Tamir Goodman, the local basketball phenom once dubbed the "Jewish Jordan" for his flamboyant play at Talmudical Academy, a small Pikesville school for Orthodox Jews, has signed a three-year deal to play for Israel's top professional team. Goodman, a 6-foot-3 guard who left Towson University's basketball team following an alleged locker room incident with coach Michael Hunt in December, will play for Maccabi Tel Aviv, the Baltimore Jewish Times first reported. "This is what I've been pointing to, ultimately, my entire life," said Goodman, 20. "I've always wanted to play professional basketball in Israel.
NEWS
By Rona S. Hirsch and Rona S. Hirsch,SPECIAL TO THE SUN | January 18, 2002
Jews might be in the habit of wishing one another "mazel tov" at weddings and bar mitzvahs, but the Hebrew expression for good luck is more than a congratulatory salute. "Mazel" means constellation, so celebrants are exchanging the blessing of good fortune and destiny. Even so, Jews should not run their day according to the latest horoscope or remain resigned to their fate because they were born under a particular planet, a Columbia rabbi says. "If you have faith in God, ask God directly to look out for you," said Rabbi Hillel Baron, director of the Lubavitch Center for Jewish Education in Columbia.
NEWS
By Jacques Kelly and Jacques Kelly,SUN STAFF | March 7, 2000
Gershon Kranzler, former Talmudical Academy principal and sociology professor, died Thursday of cancer at Johns Hopkins Hospital. He was 84 and lived in Northwest Baltimore. When he arrived at Talmudical Academy in 1955, it was a school of 200 children on Cottage Avenue. When he left in 1967, enrollment had grown to 600 and the school had moved to a new campus. Described as a Renaissance man who combined a profound religious faith with intellectual curiosity, he was the author of 15 children's books, including "The Golden Shoes" and "The Glass Blower of Venice."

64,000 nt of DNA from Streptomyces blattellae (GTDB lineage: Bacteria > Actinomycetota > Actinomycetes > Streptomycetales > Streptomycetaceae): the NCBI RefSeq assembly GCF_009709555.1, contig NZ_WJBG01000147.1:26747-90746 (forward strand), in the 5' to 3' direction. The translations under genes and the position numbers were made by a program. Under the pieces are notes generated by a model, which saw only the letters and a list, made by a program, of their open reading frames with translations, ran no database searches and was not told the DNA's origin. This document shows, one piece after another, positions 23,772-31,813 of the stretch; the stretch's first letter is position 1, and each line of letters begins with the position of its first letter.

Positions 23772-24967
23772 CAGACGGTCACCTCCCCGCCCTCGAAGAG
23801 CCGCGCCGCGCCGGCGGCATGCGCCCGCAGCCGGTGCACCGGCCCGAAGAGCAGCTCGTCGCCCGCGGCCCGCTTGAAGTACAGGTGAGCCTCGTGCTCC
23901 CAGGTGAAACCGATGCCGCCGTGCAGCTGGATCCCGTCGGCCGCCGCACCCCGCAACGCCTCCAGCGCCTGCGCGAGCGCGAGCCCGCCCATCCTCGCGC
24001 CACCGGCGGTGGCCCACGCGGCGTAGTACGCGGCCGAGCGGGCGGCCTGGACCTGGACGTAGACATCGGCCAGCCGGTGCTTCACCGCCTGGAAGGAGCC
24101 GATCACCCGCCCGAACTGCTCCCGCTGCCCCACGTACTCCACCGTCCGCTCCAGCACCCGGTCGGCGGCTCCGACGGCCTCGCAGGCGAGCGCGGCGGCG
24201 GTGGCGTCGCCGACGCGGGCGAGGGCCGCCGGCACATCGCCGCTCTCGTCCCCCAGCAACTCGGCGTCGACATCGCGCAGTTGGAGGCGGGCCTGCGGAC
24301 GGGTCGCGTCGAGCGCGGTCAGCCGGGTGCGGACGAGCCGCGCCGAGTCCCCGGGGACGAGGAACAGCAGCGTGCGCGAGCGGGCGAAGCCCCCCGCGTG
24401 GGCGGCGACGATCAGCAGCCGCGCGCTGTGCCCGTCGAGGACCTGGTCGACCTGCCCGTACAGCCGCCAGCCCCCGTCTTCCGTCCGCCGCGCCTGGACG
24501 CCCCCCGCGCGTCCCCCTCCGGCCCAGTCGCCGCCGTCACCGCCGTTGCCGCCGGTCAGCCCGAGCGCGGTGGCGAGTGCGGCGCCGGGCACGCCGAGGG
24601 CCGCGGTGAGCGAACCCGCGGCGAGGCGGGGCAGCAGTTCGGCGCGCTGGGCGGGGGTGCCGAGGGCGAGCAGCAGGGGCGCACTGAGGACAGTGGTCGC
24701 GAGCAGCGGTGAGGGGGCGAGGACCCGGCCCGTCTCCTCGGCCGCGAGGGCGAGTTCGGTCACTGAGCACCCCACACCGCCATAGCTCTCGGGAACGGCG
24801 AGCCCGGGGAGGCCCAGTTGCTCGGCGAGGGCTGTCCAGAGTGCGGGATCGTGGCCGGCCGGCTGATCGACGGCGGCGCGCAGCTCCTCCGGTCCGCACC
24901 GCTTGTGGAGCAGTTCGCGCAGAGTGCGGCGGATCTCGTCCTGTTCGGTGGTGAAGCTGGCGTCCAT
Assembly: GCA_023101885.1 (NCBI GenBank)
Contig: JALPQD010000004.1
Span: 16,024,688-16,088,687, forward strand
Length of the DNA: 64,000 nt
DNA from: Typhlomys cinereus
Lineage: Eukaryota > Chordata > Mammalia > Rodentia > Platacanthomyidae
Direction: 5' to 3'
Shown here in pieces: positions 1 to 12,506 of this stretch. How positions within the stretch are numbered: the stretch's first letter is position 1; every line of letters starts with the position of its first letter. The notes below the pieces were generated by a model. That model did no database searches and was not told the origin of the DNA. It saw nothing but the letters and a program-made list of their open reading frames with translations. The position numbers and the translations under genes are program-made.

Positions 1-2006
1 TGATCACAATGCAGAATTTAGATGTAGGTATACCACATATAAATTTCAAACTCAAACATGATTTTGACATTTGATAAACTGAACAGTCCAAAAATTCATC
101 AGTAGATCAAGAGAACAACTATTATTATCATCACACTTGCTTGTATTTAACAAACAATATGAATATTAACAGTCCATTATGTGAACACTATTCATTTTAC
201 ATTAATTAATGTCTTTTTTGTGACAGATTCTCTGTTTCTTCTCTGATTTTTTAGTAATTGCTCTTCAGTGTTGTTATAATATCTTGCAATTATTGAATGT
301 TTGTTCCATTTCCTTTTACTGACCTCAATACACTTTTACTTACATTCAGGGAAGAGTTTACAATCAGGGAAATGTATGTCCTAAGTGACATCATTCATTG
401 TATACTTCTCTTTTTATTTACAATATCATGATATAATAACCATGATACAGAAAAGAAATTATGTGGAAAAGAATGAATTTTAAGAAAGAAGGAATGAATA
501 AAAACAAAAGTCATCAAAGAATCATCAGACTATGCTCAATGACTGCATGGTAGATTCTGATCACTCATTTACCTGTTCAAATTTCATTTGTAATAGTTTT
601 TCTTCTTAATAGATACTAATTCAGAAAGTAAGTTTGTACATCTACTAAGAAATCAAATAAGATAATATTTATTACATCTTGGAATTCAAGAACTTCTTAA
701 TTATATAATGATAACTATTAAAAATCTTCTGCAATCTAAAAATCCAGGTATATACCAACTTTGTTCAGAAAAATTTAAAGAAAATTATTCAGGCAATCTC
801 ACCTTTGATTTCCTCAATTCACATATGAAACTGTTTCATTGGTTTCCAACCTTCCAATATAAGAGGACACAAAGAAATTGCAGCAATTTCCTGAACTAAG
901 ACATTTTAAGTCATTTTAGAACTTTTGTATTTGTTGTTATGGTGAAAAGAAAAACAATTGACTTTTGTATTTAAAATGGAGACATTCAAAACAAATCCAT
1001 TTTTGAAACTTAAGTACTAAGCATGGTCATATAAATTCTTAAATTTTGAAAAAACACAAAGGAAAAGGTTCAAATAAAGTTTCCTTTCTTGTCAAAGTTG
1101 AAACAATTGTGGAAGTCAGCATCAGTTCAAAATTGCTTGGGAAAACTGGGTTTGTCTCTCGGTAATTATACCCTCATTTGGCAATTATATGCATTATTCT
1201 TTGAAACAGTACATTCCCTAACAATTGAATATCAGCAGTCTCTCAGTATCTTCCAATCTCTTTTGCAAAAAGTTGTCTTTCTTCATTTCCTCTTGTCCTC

SPORTS
By Lem Satterfield and Lem Satterfield,SUN STAFF | April 22, 1999
Maryland-bound basketball player Tamir Goodman of Talmudical Academy apparently will transfer out of the 62-student, all-boys school in Pikesville and met yesterday with officials at nearby Beth Tfiloh, according to a source close to the situation.A member of the Maryland Interscholastic Athletic Association's C Conference, Beth Tfiloh is a coed Jewish school.Goodman is an Orthodox Jew whose faith restricts him from playing from sundown on Friday to sundown on Saturday, and Beth Tfiloh "follows those same rules," said MIAA executive secretary Rick Diggs.
NEWS
By Rona S. Hirsch and Rona S. Hirsch,SPECIAL TO THE SUN | January 18, 2002
Jews may be in the habit of wishing one another "mazel tov" at weddings and bar mitzvahs, but the Hebrew expression for good luck is more than a congratulatory salute. "Mazel" means constellation, so celebrants are exchanging the blessing of good fortune and destiny. Even so, Jews should not run their day according to the latest horoscope or remain resigned to their fate because they were born under a particular planet, a Columbia rabbi says. "If you have faith in God, ask God directly to look out for you," said Rabbi Hillel Baron, director of the Lubavitch Center for Jewish Education in Columbia.
NEWS
By Jacques Kelly and Jacques Kelly,SUN STAFF | March 7, 2000
Gershon Kranzler, former Talmudical Academy principal and sociology professor, died Thursday of cancer at Johns Hopkins Hospital. He was 84 and lived in Northwest Baltimore. When he arrived at Talmudical Academy in 1955, it was a school of 200 children on Cottage Avenue. When he left in 1967, enrollment had grown to 600 and the school had moved to a new campus. Described as a Renaissance man who combined a profound religious faith with intellectual curiosity, he was the author of 15 children's books, including "The Golden Shoes" and "The Glass Blower of Venice."
Baltimore Sun Articles
|
|
|
Please note the green-lined linked article text has been applied commercially without any involvement from our newsroom editors, reporters or any other editorial staff.